Former Foreign Secretary Shyam Saran has stressed that a political consensus was necessary for taking tough decisions for sustaining the Himalayan ecology. Saran is now settled in Dehradun post-retirement.
Talking to The Tribune on the sidelines of “Deliberations on Kedarnath Tragedy” held at the Wadia Institute of Himalayan Geology, Dehradun, Saran said all efforts to ensure sustenance of the Himalayan ecology finally boiled down to politics. “We need a political consensus and of course willpower to take tough decisions on the issue of sustaining the Himalayan ecology,” he said.
Himalayas from Lansdowne
Saran said if a particular political party decides not to construct a road in a particular fragile zone, the other might oppose the decision solely due to political considerations. “Thus a political consensus on the issues of sustainable ecological development is very much needed,” he pointed out. He suggested that it would be better if the Chief Ministers of the Himalayan states in the country come together on such issues rather than making ecologically sensitive issues a political football. He appealed to scientists not to ignore from political issues when it comes to ecology.
Sarna referred to pilgrimage tourism in Uttarakhand and said it should be promoted in a way that people were benefited from it. “Only then they will have a stake in saving ecology,” he said.
He referred to the format of eco-tourism undertaken in Nepal. “As an Indian Ambassador to Nepal, I found that in a tourist place like Annapurna, homestead tourism had been promoted in a big way rather than big hotels and motels. This directly benefits the locals, who too understand the importance of conservation of the environment as it has a direct bearing on their livelihood,” he added.
A village in Tuni/Chakrata area
The former Foreign Secretary said even the problem of pollution caused due to polythene could be effectively tackled with the support of local entrepreneurs. He added bringing in thousands of people without adequate infrastructure support was not a good idea.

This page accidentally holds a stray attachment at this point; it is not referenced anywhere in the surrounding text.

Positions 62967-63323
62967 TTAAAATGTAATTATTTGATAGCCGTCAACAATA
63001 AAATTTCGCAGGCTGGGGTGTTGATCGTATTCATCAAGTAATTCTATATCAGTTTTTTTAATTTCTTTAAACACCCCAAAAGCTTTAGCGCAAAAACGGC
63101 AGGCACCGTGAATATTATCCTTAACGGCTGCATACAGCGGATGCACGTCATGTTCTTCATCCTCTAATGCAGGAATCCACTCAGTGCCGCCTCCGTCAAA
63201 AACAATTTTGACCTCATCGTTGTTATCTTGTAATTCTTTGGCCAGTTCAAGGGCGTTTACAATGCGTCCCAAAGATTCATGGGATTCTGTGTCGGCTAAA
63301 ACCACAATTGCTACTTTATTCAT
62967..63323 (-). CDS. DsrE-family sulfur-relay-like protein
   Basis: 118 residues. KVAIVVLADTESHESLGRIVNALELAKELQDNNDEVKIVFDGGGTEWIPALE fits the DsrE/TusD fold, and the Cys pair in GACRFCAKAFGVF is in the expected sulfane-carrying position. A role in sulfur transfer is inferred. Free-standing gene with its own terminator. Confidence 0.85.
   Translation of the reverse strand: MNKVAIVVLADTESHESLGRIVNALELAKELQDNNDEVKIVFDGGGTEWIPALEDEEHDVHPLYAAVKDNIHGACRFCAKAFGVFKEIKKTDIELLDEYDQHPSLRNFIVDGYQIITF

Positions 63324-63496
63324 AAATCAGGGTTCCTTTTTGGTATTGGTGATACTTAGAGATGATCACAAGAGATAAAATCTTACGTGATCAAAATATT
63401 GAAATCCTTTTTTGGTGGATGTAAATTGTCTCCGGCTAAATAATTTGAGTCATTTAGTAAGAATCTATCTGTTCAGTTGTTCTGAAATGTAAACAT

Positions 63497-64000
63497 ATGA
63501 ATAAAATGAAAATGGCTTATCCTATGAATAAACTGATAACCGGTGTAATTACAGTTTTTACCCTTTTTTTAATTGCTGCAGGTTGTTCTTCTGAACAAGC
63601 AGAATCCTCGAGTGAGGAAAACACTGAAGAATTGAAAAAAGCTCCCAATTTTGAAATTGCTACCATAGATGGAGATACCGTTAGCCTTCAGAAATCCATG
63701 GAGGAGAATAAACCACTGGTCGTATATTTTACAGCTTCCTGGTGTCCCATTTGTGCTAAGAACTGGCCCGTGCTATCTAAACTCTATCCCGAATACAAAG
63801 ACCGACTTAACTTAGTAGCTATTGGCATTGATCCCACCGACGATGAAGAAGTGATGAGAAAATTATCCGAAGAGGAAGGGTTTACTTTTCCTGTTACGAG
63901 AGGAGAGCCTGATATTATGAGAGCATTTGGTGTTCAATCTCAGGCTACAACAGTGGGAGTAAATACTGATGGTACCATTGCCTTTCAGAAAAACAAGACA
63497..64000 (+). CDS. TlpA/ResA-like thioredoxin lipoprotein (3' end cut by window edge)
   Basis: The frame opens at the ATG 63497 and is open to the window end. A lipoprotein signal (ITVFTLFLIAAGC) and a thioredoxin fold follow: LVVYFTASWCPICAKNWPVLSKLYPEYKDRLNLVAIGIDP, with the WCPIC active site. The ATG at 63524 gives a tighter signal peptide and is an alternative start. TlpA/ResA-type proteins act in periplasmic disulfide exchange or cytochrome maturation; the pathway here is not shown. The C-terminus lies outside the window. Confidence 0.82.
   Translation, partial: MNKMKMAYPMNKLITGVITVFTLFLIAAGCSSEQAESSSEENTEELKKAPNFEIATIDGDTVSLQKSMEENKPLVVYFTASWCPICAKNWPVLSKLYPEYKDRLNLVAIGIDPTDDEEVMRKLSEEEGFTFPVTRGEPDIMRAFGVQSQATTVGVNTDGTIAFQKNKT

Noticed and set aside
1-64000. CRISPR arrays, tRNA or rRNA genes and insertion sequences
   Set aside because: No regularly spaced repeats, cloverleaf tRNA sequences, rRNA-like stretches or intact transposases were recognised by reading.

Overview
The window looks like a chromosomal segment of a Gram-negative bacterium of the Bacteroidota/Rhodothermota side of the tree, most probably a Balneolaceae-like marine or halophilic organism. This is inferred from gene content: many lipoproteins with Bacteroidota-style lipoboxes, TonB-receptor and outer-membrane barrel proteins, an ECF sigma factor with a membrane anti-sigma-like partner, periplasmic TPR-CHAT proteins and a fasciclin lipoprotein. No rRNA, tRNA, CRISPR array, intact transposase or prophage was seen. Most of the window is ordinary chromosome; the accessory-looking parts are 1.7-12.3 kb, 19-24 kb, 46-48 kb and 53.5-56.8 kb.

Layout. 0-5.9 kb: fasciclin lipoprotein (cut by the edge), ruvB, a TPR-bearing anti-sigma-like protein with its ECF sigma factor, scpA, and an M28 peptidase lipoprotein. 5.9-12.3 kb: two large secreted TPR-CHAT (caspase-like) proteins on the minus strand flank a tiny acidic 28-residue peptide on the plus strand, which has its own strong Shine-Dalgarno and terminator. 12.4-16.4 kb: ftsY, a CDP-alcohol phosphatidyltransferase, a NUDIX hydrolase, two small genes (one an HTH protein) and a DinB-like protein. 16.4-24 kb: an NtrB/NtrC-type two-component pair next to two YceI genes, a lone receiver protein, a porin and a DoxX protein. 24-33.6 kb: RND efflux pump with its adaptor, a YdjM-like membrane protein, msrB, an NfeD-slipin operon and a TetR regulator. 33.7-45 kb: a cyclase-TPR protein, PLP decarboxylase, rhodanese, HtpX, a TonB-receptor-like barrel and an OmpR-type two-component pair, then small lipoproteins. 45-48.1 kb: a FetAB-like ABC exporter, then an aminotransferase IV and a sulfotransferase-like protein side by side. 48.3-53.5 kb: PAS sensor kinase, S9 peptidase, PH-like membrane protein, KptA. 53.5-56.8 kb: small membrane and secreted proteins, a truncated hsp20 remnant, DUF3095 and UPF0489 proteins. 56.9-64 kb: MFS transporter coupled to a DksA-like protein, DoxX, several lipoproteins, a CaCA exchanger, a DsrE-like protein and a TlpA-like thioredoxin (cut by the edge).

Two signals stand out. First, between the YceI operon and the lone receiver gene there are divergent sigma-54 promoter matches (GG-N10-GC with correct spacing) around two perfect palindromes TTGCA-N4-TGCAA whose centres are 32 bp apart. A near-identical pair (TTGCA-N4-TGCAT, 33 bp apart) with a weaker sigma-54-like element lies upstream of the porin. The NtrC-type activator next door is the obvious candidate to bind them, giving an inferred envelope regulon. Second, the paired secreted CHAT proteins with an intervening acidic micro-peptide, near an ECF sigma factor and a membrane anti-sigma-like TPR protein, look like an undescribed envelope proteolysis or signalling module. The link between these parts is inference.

Saran, who also held a coveted position as Prime Minister’s special envoy on climate change from 2007 to 2010, said the National Action Plan on Climate Change in 2008 had stressed on sustaining the Himalayan ecology. He added it was the aim of the action plan to come up with guidelines for sustainable ecological development.
Golu Devta Almora
On the Kedarnath catastrophe, he said emphasis must be on to create livelihood opportunities for the victims. This was important to give them a long-lasting solace and solution. He added what happened in Uttarakhand was not just the state’s tragedy but a challenge to the entire nation. He backed the creation of buffer zones in religions places in fragile ecological zones so that the movement of vehicles near these shrines could be banned.
Village Chai Durga temple
He also underlined the need for creation of a knowledge pool to go to the causes of the Kedarnath type of disaster and come up with effective damage mitigation measures for future. He added experts from various platforms should come together and work to get better results.
WHAT TO DO
” Political consensus must to sustain Himalayan ecology
” Promote homestead tourism
” Tourism in hills should be people centric so that they, too, have a stake in environment conservation
” The creation of livelihood opportunities must be priority
” Create a knowledge pool to go for causes of a disaster and come up with appropriate mitigation measures
Tribune News Service